Quick links

Three Ph.D. theses win honors in networking, machine learning

by Doug Hulette

Every few weeks, it seems that some high-profile, public network (airline operations, online services, sometimes critical infrastructure like banking) goes dark, leaving users to curse the systems and the people who run them.

Ryan Beckett

Ryan Beckett, photo by David Kelly Crow

Ryan Beckett, who earned a doctoral degree in computer science last year, has uncovered a path toward fixing the problems that too frequently disrupt the lives of countless people around the world. His dissertation, titled “Network Control Plane Synthesis and Verification,” was one of three by 2018 Ph.D. graduates of the Princeton Computer Science Department that have earned high honors from the Association for Computing Machinery, the industry’s main scholarly and professional society, and SIGCOMM, the ACM’s special interest group for communications and computer networks.

Beckett’s dissertation won SIGCOMM’s award as the Outstanding Ph.D. Thesis in Computer Networking and Data Communication, for “pioneering contributions in extending the field of network control plane verification and synthesis.” His fellow 2018 graduate, Arpit Gupta, won Honorable Mention in the same category for his thesis, “Flexible and Scalable Systems for Network Management,” which SIGCOMM described as “impactful work on Software Defined Internet Exchange Point design and implementation.”

Beckett’s work also won Honorable Mention in the parent organization’s Doctoral Dissertation Award for Outstanding Ph.D. Thesis, and Tengyu Ma won the only other Honorable Mention awarded by ACM in that category, for his thesis, “Non-convex Optimization for Machine Learning: Design, Analysis, and Understanding,” for developing “novel theory to support new trends in machine learning.” 

Tengyu Ma and Ryan Beckett accept Honorable Mentions for ACM's Doctoral Dissertation Award for Outstanding Ph.D. Thesis at the awards banquet.
Tengyu Ma (center left) and Ryan Beckett (center right) accept Honorable Mentions for the ACM's Doctoral Dissertation Award for Outstanding Ph.D. Thesis at the awards banquet on June 15, 2019.  photo by Michael Freedman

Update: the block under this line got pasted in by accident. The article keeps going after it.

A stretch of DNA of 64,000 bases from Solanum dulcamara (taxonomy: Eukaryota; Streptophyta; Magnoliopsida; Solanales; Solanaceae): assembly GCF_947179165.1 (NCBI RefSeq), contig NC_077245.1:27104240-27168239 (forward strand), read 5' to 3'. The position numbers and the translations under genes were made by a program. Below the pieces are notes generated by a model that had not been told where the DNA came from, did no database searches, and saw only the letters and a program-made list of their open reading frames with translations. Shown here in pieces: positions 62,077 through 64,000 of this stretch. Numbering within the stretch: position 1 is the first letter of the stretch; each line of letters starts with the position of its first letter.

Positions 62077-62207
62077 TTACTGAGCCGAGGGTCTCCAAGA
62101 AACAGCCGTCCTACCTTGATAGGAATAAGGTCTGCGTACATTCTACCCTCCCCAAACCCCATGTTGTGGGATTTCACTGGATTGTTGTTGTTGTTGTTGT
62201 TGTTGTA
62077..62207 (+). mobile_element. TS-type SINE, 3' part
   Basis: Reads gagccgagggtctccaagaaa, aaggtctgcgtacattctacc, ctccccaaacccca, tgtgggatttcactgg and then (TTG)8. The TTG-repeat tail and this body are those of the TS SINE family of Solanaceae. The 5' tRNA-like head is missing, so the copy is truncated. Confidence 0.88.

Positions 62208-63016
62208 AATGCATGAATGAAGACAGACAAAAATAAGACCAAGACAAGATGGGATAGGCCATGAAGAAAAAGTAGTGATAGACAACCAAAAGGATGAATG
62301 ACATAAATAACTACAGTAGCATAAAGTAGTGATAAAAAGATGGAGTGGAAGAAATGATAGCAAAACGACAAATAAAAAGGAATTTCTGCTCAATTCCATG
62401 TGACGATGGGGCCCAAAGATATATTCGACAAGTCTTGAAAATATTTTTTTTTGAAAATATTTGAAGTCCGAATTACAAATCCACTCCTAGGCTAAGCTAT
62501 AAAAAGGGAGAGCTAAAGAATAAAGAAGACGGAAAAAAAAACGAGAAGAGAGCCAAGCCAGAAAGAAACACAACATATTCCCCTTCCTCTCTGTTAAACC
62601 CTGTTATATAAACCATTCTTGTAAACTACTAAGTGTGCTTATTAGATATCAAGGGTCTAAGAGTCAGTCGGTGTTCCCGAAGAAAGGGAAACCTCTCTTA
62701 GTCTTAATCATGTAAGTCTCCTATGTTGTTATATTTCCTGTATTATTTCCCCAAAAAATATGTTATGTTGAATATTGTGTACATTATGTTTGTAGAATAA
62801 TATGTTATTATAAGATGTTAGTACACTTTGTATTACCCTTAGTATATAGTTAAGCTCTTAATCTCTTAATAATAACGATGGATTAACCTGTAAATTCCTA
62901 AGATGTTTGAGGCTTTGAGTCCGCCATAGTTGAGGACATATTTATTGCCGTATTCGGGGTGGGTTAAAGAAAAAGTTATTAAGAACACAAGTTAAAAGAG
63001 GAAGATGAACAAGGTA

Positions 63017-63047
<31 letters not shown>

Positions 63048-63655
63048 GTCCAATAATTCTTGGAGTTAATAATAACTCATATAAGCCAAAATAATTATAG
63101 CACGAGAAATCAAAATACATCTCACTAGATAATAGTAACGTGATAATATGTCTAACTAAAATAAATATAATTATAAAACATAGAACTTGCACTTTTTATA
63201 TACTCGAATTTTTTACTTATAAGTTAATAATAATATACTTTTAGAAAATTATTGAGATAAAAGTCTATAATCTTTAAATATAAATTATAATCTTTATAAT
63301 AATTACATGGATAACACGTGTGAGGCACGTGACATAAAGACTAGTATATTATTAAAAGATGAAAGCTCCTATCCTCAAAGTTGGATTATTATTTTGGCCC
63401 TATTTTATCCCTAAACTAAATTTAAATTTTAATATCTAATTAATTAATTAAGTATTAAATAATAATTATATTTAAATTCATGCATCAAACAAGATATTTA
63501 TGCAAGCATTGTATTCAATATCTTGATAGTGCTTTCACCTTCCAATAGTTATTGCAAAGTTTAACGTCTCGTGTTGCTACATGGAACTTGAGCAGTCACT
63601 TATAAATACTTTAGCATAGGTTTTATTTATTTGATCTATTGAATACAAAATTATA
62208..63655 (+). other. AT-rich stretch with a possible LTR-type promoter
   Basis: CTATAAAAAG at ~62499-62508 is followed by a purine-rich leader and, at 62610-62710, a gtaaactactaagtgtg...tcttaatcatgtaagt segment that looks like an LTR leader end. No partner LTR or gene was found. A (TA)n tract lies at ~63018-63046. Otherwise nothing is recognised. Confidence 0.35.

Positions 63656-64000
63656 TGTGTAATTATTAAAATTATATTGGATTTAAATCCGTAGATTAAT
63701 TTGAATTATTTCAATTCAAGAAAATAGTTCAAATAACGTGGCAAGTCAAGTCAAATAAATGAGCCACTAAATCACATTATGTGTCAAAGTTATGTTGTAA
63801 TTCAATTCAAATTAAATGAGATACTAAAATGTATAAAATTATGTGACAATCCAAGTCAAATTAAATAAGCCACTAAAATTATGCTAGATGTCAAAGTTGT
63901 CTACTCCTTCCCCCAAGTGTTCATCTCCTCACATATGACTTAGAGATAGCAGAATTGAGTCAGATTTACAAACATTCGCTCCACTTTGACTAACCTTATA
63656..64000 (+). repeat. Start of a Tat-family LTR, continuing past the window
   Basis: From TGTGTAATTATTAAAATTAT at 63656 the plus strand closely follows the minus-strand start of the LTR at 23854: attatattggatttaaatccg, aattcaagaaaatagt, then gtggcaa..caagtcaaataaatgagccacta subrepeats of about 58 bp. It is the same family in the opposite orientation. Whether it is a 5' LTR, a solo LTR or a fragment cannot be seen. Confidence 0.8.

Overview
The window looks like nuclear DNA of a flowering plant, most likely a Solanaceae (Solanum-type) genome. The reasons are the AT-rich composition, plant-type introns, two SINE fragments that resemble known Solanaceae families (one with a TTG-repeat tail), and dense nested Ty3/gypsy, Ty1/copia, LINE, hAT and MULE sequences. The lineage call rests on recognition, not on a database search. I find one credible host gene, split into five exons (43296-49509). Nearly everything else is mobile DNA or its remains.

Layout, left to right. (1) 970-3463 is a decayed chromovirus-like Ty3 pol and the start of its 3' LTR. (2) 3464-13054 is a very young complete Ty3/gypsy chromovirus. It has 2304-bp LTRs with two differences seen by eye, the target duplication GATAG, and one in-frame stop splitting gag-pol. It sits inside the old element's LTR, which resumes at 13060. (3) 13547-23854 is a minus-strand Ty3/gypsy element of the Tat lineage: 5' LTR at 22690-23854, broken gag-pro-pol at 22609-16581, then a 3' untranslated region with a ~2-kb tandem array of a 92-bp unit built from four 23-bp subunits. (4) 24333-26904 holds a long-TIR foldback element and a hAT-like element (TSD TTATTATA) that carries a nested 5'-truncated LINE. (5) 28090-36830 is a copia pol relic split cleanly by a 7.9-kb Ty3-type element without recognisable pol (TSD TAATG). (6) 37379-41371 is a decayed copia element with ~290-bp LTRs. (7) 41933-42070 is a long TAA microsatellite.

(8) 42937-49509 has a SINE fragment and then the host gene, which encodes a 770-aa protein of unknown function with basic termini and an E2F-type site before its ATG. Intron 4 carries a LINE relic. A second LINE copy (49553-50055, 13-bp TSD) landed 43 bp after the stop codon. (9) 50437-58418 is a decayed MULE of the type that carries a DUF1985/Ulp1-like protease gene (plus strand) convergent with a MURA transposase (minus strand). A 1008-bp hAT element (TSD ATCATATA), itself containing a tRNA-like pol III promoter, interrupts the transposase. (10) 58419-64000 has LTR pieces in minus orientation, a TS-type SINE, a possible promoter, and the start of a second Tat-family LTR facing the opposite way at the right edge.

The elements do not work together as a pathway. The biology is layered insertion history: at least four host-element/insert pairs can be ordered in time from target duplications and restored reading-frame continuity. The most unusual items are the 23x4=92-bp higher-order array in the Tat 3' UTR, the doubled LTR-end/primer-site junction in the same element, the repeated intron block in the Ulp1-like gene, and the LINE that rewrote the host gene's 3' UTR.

Beckett’s award-winning SIGCOMM thesis centered on how to configure and validate network control planes, the software programs that decide which paths network traffic should follow. Doing so is especially challenging not only because of the mind-boggling number of variables in large networks but because of the dynamic nature of control planes’ decision making, according to professor David Walker, who was Beckett’s thesis adviser. A bad routing decision can bring down an entire system.

Walker highlighted Beckett’s development of Propane, a high-level language that he said represented a “shocking reduction in complexity” in the coding process for configuring network control planes. “Whereas a data center might need 100,000 lines of assembly-language-like code to specify routing across all of its devices, Propane might specify the equivalent policy in less than 100 lines (plus a few hundred more to define groups of prefixes and peer groups),” he wrote in a summary of the dissertation. 

Beckett also developed another significant tool, called MineSweeper, that analyzes network configurations and then converts them to logical formulas for analysis. 

Beckett won an ACM SIGCOMM Distinguished Paper Award in 2016 for Propane, which works on routers that are used in most networks in the world and enables coders to specify preferences between routes, so the control plane can recover from failures automatically.

“When it comes to problems at the intersection of networking and formal methods, Ryan Beckett is the most knowledgeable and effective researcher in the world, of any seniority level, and his thesis puts his full range of skills on display,” Walker said.